Monday, January 1, 2018

Start the New Year with an Intellectual Bang!

Please, please read The Future of Natural History Museums, edited by Eric Dorfman and published by Routledge for ICOM. It is a marvelously thoughtful, well-researched, and energetic look at where natural history museums have been, are right now, and may rightly go if their staff and leaders are courageous enough to venture forth in the manner humanity requires.

The international set of authors provides the perfect perspective  to summon museums to challenge business as usual and to confront the changes to our planet. All other forms of museums have a place in confronting Humanity's worries, yet the authors make it clear that the natural history museums have a special mandate to do so.

If you are...
...looking for inspiration...
...teaching in museums studies or citizen activism around climate change
...a futurist
...a museum leader...
then I strongly recommend this important book.  It should be a backbone text in any personal or professional program of study as we each prepare for a dramatically different future for the museum profession.

Christopher Norris writes in his Introduction, "There is considerable difference, however, between studying the past and belonging in the past." "Natural history collections are widely recognized as part of the national and international research infrastructure..."

Lynda Knowles' essay "International and National Legislation" is very through (especially given space available) and valuable - do not miss it; you need it to lay your role in this global profession.

The multi-author chapter on "The Essential Role of Museums in Biodiversity Conservation" beautifully addresses the intricacies of the science and natural history museums' responsibility for citizen engagement for biodiversity: " can they 'inspire the citizenry to become the environmental conscience of the nation' (Krishtalka and Humphrey, 2000)? [Natural history museums] need to lower the barrier to conservation action by capitalizing on easy access to information through digital and virtual platforms, and the popularity of social media to promote solutions through specific, locally relevant, choices for action."

Nearly all the authors bring the present-day status of natural history museums into context with the Anthropocene, "a proposed geological era that reflects human impacts so pervasive as to influence the geological record. These effects will be detectable millions of years from now, bu whoever might be looking, as an unprecedented band of plastics, fly ash, radionuclides, metals, pesticides, reactive nitrogen, and consequences of increasing greenhouse gas concentrations." (Editor Eric Dorfman, p. 2, referring to Waters, et al., 2016.)

Eric Dorfman, Emlyn Koster, T. Simioti Nyambe, in making a case for relevancy of natural history museums, write "nature-focused museums should whole-heartedly become resources to illuminate the meaning and implications of the Anthropocene." and "The Anthropocene represents the best available frame of reference for engaging society in planet Earth's best possible future."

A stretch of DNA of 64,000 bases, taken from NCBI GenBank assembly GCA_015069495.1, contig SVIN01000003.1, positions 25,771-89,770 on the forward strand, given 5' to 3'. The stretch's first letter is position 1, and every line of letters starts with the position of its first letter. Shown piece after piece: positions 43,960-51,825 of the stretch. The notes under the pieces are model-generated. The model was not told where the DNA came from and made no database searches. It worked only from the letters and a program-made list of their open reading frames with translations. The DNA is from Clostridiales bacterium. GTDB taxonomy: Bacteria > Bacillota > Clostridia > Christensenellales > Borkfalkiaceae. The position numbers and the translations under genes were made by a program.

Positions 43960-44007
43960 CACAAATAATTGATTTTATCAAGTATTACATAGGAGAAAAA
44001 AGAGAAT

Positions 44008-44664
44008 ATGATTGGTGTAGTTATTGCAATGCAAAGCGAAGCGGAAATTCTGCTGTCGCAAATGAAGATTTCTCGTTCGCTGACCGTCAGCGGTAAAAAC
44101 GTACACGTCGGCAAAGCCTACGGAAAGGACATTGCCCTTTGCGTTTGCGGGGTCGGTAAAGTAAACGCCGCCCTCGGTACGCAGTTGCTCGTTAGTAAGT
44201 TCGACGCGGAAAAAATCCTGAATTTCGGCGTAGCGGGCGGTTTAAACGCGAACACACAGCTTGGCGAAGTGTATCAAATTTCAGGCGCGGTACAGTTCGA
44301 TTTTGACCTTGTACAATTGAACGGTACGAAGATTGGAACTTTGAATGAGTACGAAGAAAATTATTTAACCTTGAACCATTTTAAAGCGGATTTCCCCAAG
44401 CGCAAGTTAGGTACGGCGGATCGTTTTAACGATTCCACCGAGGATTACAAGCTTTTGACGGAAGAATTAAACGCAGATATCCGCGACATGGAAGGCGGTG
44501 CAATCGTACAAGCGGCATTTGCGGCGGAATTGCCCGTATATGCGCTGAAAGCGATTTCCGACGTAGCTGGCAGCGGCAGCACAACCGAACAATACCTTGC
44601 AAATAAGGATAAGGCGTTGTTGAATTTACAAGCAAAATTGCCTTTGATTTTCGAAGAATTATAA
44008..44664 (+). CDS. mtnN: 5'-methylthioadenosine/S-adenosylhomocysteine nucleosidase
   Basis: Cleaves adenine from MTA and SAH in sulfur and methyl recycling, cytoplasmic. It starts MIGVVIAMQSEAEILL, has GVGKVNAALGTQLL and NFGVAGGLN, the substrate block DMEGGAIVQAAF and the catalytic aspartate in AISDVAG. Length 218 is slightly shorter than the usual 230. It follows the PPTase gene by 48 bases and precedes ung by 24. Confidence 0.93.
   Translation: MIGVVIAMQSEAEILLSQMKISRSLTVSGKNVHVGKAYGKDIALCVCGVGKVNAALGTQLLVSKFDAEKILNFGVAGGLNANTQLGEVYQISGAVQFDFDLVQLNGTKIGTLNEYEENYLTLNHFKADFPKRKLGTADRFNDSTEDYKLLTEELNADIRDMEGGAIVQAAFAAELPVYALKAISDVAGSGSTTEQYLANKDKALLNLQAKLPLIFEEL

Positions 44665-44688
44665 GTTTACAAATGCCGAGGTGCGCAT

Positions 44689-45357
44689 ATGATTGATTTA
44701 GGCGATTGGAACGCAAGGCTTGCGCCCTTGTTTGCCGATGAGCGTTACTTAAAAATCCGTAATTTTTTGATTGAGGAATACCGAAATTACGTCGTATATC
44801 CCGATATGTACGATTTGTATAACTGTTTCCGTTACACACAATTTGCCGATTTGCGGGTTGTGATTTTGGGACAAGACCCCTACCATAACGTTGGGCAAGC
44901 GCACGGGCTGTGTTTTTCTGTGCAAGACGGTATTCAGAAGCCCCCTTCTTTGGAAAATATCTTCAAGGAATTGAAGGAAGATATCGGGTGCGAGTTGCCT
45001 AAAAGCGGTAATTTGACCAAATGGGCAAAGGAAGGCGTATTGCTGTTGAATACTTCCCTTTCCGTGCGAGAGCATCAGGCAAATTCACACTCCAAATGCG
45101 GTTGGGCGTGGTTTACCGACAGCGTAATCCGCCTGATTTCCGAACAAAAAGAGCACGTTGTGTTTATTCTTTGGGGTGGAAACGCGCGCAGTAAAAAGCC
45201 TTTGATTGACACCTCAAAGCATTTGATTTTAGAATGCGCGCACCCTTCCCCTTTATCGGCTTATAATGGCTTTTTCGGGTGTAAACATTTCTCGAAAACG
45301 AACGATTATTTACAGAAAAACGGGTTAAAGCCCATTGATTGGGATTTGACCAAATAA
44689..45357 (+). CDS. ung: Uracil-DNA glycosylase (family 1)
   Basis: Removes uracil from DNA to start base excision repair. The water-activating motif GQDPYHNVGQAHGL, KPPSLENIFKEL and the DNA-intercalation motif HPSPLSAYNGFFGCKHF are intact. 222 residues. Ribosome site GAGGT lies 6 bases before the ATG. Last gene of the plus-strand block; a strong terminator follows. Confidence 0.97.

Christopher J. Garthe, in his excellent, excellent chapter "That Natural Futures Museum" (you see that, yes, Futures?), writes "The central challenges of the twenty-first century, whether pertaining to climate change, food security, intellectual property, or traditional knowledge, all have interconnections with the natural sciences. Additionally, as humankind is part of the natural world and all global challenges innately concern humans, natural history museums are - especially as compared to other museums -- perfect places to learn about, and address, the issues of the twenty-first century."

This book is for and about natural history museums. It's the best yet out there as a call to action and an absolute must-read for anyone in the museum profession. It often mentions zoos, aquariums, and science centers. We can easily widen this call to all types of museums - I do all the time. I hope you can all hear me now after reading how natural history museums are staking out important territory to their benefit and the planet's. Wouldn't you want to as well?

The Anthropocene is about what man has done to the planet. It can be argued that the zoos, aquariums, and science centers have more of an emphasis on the planet than on mankind compared to the art and history and children's museums, yet the arts and humanities are not - by any stretch of the imagination - exempt from this discussion! They must contribute to this discussion. Why and how has mankind come to this point, and how will we respond? This is the responsibility of each of us in the museum field, no matter what type of institution we work for: study ourselves and the world around us so we can make a better future for all. 

Conal McCarthy in his terrific closing "Commentary" writes "This long-held division between the sciences and the arts is unfortunate and debilitating, but, as it is itself the product of history, it can be overcome." "The longtime split between the 'two cultures' of the sciences and the humanities has to be healed, and the two sides integrated, so that students in courses and professionals in museums benefit from a more holistic and interdisciplinary nexus of training, practice, theory, and research."

May these synergies become the marks of success in the New Year for us all.

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